In a First, most North American robots last year didn't go to automotive plants.

New York : For the time last year most of the robots ordered by companies in North America weren't destined for automotive factories.

The shift is part of a long term trend of automation spreading into more corners of the economy which was accelerated by the COVID-19 pandemic.

Online retailers have scrambled to expand capacity as more people buy goods online, while food and other types of factories have seen automation as a tool to keep lines running and workers safely separated.

Shipments of robots rose to 31,044 in 2020, a 3.5% increase over the prior year, with 52% going to plants that make such things as consumer goods and pharmaceuticals, according to data compiled by industry group the Association for Advancing Automation.

The orders were valued at $1.57 billion in total.

Orders by life sciences, pharmaceuticals and biomedical companies rose 69% last year, the group reported, while demand from food and consumer goods companies grew by 56%.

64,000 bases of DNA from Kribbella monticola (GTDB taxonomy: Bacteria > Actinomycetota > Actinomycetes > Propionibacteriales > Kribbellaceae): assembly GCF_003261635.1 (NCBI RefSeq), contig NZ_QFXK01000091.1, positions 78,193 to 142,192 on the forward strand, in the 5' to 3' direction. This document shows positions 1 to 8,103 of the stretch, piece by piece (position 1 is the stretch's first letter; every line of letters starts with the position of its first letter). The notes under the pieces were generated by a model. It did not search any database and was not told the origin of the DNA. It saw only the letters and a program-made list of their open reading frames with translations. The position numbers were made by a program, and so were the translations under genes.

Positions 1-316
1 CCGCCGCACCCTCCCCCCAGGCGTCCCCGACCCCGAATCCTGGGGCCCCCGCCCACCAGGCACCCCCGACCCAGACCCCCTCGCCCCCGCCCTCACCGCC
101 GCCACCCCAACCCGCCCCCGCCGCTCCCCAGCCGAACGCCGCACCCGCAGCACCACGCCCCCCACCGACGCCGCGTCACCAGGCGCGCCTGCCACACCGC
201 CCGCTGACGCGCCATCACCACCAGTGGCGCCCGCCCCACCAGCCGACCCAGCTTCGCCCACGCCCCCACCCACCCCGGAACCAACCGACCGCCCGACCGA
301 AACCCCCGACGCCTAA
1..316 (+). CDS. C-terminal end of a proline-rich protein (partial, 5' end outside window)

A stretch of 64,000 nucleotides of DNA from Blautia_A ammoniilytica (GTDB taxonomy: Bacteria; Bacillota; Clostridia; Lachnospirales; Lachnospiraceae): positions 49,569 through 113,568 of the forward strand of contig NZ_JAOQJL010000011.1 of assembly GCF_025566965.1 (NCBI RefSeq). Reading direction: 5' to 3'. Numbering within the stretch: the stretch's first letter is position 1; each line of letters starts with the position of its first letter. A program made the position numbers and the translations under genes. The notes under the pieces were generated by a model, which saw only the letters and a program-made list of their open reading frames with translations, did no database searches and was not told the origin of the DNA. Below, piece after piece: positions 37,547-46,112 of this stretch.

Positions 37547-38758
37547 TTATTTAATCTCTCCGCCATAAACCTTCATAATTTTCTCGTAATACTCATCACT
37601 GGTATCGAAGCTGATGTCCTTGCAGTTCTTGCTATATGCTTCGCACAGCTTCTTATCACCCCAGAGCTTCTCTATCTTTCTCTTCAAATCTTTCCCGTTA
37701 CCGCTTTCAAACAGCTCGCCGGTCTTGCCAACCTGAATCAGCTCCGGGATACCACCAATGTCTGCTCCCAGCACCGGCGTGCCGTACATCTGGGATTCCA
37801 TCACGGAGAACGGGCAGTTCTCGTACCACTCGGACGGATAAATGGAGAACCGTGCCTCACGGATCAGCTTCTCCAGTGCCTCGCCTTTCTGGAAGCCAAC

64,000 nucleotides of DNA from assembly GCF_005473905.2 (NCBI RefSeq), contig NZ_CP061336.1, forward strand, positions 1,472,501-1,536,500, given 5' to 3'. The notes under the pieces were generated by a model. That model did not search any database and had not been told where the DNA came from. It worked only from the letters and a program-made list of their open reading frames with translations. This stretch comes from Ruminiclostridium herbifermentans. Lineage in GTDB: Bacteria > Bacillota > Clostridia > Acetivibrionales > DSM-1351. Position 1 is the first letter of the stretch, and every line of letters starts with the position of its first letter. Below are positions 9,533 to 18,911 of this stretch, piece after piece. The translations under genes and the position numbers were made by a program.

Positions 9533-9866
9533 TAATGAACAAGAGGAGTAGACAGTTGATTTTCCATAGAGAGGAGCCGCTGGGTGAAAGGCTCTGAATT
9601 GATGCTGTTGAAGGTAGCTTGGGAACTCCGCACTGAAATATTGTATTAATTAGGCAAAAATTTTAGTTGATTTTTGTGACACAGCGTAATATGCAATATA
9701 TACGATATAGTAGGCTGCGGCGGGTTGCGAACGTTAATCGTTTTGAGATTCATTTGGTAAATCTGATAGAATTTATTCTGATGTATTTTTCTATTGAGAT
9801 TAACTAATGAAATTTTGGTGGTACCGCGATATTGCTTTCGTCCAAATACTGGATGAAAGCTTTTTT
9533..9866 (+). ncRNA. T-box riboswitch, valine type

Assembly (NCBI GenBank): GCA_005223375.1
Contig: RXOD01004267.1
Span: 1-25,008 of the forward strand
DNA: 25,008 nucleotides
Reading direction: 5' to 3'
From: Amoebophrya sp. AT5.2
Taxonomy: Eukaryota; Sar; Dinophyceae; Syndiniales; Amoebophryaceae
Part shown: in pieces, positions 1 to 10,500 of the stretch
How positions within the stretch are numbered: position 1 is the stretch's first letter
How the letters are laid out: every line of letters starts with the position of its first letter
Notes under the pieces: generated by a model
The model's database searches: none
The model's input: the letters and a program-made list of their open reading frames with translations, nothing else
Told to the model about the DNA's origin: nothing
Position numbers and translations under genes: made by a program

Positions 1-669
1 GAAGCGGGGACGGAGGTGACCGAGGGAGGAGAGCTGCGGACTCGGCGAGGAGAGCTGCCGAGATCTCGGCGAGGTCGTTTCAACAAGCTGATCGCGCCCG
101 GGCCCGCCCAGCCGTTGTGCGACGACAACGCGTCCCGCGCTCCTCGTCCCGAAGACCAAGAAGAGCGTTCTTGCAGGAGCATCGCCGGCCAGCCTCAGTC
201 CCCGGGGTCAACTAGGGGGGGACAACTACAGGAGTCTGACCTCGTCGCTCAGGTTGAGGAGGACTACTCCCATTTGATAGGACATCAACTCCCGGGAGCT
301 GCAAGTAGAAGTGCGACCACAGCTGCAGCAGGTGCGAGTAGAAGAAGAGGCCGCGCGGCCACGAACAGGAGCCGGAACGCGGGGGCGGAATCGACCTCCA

''There's definitely been an upturn in particular areas because of the pandemic.,'' said Alex Shikany, the group's vice president of membership and business intelligence. ''The value proposition of automation is always efficiency, but with a pandemic it's also a way to space workers out and to run factories 24 hours a day without disruption.''

The robot industry, like most manufacturers, was hit hard during the pandemic as global supply chains ground to a halt and businesses closed. But businesses snapped back later in the year.

Robot shipments in the fourth quarter were the second highest in history, up nearly 64% from the year-ago period, the report said. [Reuters].


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